How to create a multi-language MSI setup package using WiX

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Multi-language setup projects

This page provides the detailed guidance on how to create a multi-lingual installer (.msi package) using WIX. It's highly recommended to create a copy of your setup project before performing the following steps.

Localizing the setup project: quick start

The UI forms of your setup project use text strings that WiX Designer combines into language-specific sets of strings. Localizing means specifying what language(s) to use in the UI forms of your setup project.

In the Solution Explorer, right-click the setup project and choose View WiX Editors | User Interface Editor.

Open the User Interface Editor.

In the User Interface Editor, right-click the Install or Administrative Install entry and choose Make project localizable in the context menu. Note, this command is disabled if any form is added to the UI editor. To get it enabled, you must delete all forms.

Right-click the Install or Administrative Install entry and choose Make project localizable in the context menu.

The most obvious result of selecting this command is the language files (.WXL) added to the setup project:

The language files (.WXL) are added to the setup project.

There are at least two .WXL files:

  • StandardUI_neutral.wxl a set of language-independent text strings; it is used when the installer supporting a given set of languages starts on a machine where none of the languages is supported.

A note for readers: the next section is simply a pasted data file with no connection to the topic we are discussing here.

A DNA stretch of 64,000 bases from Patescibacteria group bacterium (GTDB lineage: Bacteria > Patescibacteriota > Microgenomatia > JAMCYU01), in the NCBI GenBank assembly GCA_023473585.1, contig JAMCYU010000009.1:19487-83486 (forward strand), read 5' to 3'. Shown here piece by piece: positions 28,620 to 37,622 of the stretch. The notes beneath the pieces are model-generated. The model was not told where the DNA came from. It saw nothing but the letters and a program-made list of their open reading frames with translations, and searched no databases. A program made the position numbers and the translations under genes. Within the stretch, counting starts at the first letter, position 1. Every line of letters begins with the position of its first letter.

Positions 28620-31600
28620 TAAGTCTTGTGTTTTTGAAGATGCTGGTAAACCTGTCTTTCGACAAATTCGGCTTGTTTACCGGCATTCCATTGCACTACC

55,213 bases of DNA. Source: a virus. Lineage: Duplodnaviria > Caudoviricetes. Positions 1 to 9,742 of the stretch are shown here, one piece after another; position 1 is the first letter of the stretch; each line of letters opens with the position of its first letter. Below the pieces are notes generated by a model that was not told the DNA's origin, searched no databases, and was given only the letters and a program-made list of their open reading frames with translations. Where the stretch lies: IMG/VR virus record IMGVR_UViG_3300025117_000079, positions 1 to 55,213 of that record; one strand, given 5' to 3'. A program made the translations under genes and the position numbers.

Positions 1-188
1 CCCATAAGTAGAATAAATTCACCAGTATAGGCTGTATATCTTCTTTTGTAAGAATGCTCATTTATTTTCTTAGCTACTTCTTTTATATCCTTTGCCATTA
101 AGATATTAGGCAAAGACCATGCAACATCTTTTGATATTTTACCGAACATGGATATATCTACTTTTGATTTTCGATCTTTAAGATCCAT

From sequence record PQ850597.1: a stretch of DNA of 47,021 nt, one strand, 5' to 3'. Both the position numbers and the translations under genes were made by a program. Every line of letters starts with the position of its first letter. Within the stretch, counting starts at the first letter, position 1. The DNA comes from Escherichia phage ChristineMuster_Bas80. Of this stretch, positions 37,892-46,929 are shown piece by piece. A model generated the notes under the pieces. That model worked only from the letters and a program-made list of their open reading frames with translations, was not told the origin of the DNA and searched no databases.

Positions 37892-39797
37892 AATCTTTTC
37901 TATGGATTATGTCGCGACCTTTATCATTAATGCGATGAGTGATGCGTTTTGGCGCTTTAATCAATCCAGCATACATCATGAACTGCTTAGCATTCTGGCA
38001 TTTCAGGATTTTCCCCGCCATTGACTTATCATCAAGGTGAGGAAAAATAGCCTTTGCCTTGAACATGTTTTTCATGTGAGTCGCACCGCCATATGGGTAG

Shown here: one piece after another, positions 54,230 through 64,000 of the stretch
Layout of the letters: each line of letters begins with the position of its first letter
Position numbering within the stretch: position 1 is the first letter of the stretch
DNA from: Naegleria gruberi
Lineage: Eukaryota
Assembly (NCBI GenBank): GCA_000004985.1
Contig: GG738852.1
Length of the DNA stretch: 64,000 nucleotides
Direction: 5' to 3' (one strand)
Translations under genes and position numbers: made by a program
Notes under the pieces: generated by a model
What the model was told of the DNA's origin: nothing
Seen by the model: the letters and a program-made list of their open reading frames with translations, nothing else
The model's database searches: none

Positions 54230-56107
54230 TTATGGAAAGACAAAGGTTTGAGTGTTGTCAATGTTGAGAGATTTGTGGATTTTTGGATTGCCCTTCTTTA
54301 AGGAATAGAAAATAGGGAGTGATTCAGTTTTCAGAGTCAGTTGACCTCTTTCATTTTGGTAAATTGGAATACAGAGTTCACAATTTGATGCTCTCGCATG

• StandardUI_{language identifier}-{country identifier}.wxl a set of language-dependent text strings; it is used when the installer supporting a given set of languages starts on a machine where the language identified using the combination of {language identifier} and {country identifier} is installed.

Localization files (WXL) of the selected languages are added to the setup project.

Select the languages you want to support.

When a multi-language setup project is built, you will see the following folder structure in the project's output folder:

The folder structure of a multi-language setup project.

The language-specific folders contain .MSI files built for the corresponding language. They are used to build the resulting .MSI; it supports all of the specified languages.